One, two, three, four, he counted to himself; he turned the knob, forced his weight against the door, and burst into the dark room. Once inside, he could hear the shutter outside the window banging in the wind. The growing storm had most likely jarred it lose. He would have to try to secure the shutter, or it might fly off or break the window. The light switch turned on a dim flickering bulb, which illuminated a small library. Dusty shelves, mostly empty, lined the walls. Next to an unused fireplace were a couple of reading chairs with a table between them. It looked like a movie set for Sherlock Holmes and appealed to Jerry’s academic sensibilities. He felt that if it were clean and repaired that it might be his favorite room.
The floor was cluttered with old boxes. Jerry almost tripped over them in the flickering light as he made his way across the room to inspect the shutters. A beautifully carved table stood directly in front of the window, ink marks covering its top. If Ted did not mind, Jerry would move the old writing table into his room. Piles of boxes inhibited his attempts to move it, but he did manage to get things pushed aside enough to get to the offending window. The shutters started to bang more furiously.
He opened the window and tried to grab the flapping screen. His hand took a few good hits before he managed to pull it closed. The metal latch that once held it shut was twisted to the point of uselessness. The planks were loose in several places, and Jerry knew that they would not last long if he let them go, but he could not see anything in the room to secure the defiant wood.
He looked into some of the nearby boxes for something to tie the shutter closed. One of the boxes was full of rolls of large parchment. Curiosity drove him to unroll one to reveal a sketch of the reef, below it was some fantasy drawings of a monstrous fishlike creature. At least someone in his family had some artistic aspirations, he thought and put the drawings away.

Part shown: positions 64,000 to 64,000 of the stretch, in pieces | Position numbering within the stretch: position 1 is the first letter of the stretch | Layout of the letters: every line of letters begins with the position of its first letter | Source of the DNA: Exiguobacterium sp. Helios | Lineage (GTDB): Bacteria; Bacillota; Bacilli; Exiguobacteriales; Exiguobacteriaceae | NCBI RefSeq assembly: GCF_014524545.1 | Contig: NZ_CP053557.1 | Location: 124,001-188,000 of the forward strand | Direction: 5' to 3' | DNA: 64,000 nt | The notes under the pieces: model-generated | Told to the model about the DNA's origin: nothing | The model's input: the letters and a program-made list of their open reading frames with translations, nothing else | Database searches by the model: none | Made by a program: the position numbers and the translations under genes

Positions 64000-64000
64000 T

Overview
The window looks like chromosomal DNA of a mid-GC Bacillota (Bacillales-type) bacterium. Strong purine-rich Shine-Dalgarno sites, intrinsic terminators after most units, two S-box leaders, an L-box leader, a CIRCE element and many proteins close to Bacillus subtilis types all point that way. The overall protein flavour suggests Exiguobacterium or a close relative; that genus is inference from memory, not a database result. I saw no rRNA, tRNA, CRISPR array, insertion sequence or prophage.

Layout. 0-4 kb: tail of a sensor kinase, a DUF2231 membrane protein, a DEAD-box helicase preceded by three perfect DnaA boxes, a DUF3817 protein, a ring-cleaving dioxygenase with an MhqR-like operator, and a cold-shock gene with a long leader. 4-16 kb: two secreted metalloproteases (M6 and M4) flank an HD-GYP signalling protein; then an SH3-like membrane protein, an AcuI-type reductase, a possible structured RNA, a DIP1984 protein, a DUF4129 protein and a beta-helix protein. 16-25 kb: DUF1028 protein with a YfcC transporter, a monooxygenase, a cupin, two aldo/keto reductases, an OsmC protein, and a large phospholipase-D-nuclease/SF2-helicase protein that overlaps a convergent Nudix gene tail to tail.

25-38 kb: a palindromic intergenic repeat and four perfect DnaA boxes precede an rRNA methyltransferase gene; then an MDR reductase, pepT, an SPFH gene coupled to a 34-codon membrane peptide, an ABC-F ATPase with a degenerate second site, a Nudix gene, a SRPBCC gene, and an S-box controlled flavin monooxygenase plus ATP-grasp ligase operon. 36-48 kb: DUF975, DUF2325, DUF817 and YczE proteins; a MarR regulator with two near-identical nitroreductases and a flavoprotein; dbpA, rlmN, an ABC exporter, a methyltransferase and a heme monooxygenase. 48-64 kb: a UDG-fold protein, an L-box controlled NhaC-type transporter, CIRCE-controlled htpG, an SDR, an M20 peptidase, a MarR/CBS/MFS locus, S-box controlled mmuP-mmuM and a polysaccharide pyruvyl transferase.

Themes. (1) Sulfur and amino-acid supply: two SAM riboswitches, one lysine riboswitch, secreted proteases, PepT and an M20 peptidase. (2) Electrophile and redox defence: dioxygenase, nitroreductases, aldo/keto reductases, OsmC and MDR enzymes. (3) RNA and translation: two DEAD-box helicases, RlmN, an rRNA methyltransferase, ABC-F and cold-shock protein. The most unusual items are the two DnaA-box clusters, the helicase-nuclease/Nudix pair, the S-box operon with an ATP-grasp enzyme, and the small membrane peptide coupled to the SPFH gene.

Searching the boxes led only to more sketches, notebooks, and knickknacks, but nothing that he could use to secure the shutter. Jerry removed his belt and fought to gain a grip on the rooting wooden plank, which swung ever more wildly in the wind. It took him several moments to work the thin leather between the gaps in the shutter planks, but eventually, he re-secured the wood to the house wall so that it could no longer flap. Jerry knew that it would not last too long. He liked his belt and wanted it back eventually, but the repair job would hold for the night.
Tired and nursing his sore hand, Jerry sat down and looked through the rolls of paper. They were sketches and charcoal drawings. Several were of the fishlike beasts. It looked almost shark-like, but the proportion on the fins was all wrong. Jerry could not tell if the artist was trying to make it look as though it was climbing on the reef or swimming around it. They reminded him of a crude graphic novel. He vowed to himself to learn more about that side of the family when he had more time.
There were several renderings of the house and the cove. Some were pictures of people whom he could not identify, except for one sketch that looked like it may have been of a teenage version of his grandmother. Exhaustion and fading excitement was starting to take its toll on Jerry. He put the sketches back in the box and stood up. At least now, he knew how Ellie felt. For a few brief moments, he had allowed himself to consider the possibility that the house was haunted. He grabbed the lamp and returned to his room and to bed.